Julie Villiers Lewis McMillan Penrose (1870–1956) was one of the primary benefactors of Colorado Springs institutions in the interwar years. Her husband, multimillionaire Spencer (“Speck”) Penrose, profited from Cripple Creek gold and Utah copper in the early twentieth century. He used his wealth to fund the Pikes Peak Highway, the rebuilt cog railway, the Broadmoor Hotel, and the Cheyenne Mountain Zoo, among other important sites in Colorado Springs. But were it not for his illustrious and committed wife, there is some doubt whether the Penrose fortune would have gone to the many philanthropic causes that it did – most conspicuously, Julie’s donations to the Colorado Springs Fine Arts Center and Penrose Memorial Hospital.
Born in 1870, Julie grew up in Detroit under the loving eye of her father, Governor Alexander Lewis. She was raised in luxury and able to travel extensively. In 1890 she married Jim McMillan, but he contracted tuberculosis ten years after their marriage and they moved to Colorado Springs in an attempt to cure him. He passed away soon afterward.
In 1901 Julie met Spencer at a clam bake. A declared bachelor like his brothers, Speck barely noticed Julie. But she courted him with immense verve. She sent servants to do his laundry and invited him over for breakfasts. When he tried to escape to Europe for a respite from her constant attention, she met him on the ship and followed him there. Months later he asked his critical father for permission to marry Julie, and in lieu of a formal proposal, he tossed his father’s approving response in her lap.
They were married in London on April 26, 1906, and moved back to Colorado Springs. After honeymooning for several years in Europe, Egypt, India, and Siam, the couple was determined to build a hotel of the same majesty as those they had stayed in abroad. This wish became the Broadmoor Hotel.
Of their many enterprises, the Broadmoor was the grandest and closest to their hearts. Julie was responsible for the hotel’s interiors. She picked out the furniture, art, china, and carpets. After the hotel was completed in 1918, she brought orchestras to the ballroom and the finest fashion to its store. She encouraged a small Catholic chapel to be built in her granddaughter’s name and went there to pray for her daughter, who was living in Belgium during World War I.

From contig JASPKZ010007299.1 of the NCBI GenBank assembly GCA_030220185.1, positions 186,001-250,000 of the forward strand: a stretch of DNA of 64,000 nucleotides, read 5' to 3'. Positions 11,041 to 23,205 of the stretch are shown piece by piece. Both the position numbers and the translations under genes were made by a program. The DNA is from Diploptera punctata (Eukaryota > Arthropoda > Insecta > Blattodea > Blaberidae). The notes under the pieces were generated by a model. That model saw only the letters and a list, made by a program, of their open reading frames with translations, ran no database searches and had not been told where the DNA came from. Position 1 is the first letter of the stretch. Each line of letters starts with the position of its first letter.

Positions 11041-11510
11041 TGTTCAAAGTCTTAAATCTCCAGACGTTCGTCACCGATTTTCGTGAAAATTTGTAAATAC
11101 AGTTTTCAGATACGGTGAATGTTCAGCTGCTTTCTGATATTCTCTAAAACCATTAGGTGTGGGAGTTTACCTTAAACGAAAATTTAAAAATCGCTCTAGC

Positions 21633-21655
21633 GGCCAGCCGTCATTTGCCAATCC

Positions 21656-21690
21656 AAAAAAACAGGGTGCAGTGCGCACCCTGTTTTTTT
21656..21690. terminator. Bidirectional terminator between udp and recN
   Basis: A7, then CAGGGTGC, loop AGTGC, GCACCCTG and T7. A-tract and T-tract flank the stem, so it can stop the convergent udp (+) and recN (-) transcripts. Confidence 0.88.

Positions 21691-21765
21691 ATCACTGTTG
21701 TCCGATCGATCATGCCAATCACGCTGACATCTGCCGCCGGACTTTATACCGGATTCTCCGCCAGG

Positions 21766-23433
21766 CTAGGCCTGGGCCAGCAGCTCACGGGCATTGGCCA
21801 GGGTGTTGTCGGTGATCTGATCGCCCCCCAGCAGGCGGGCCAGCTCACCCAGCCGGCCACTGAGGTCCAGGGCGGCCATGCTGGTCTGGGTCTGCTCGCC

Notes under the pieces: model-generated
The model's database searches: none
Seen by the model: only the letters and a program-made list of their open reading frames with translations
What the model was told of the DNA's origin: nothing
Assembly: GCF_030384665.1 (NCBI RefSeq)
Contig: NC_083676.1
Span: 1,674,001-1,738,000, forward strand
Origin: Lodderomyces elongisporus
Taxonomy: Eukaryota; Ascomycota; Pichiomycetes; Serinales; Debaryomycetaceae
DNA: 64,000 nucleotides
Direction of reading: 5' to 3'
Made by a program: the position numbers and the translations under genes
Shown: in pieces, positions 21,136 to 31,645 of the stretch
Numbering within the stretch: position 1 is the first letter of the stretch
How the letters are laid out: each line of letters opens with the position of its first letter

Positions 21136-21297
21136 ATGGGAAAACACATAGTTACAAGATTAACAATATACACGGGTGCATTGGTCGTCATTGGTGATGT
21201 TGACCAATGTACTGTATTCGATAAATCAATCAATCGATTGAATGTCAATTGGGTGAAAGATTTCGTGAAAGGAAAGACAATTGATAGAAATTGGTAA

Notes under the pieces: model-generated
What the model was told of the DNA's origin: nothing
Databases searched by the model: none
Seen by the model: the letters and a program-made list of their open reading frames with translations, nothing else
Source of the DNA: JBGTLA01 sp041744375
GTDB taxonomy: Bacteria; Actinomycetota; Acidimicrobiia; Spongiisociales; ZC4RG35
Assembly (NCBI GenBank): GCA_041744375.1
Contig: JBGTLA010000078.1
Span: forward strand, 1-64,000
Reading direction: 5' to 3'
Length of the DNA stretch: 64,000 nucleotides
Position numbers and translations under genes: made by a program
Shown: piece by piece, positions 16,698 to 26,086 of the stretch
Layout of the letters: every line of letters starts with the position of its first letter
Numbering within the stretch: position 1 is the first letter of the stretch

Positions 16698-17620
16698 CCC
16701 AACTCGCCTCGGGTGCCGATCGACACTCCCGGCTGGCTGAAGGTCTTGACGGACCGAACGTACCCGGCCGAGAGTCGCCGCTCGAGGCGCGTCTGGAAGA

Speck was not very interested in religion or philanthropy. He thought participating in the economy and creating jobs was far more worthwhile. But he loved his wife, and together they contributed their time and money to many schools like the Fountain Valley School for boys, St. Mary’s High School, and other institutions in Colorado Springs. Independently, Julie founded the Broadmoor Art Academy in their old home. It grew in prestige and popularity to become the Colorado Springs Fine Arts Center. She also sponsored the Central City Opera House and the Carriage House Museum.
When Speck died in 1939, Julie took over many of his responsibilities. She became vice president of the Broadmoor Hotel and president of El Pomar Investment Company and the charitable foundation Speck created with most of his fortune, the El Pomar Foundation. She wrote a large check from her personal estate for both Penrose Memorial Hospital and the El Pomar Foundation and continued to watch over the Broadmoor from the sixth floor.
“Queen Julie” died on January 23, 1956. After fifteen years of dressing in black to mourn the passing of her husband, she was buried next to him.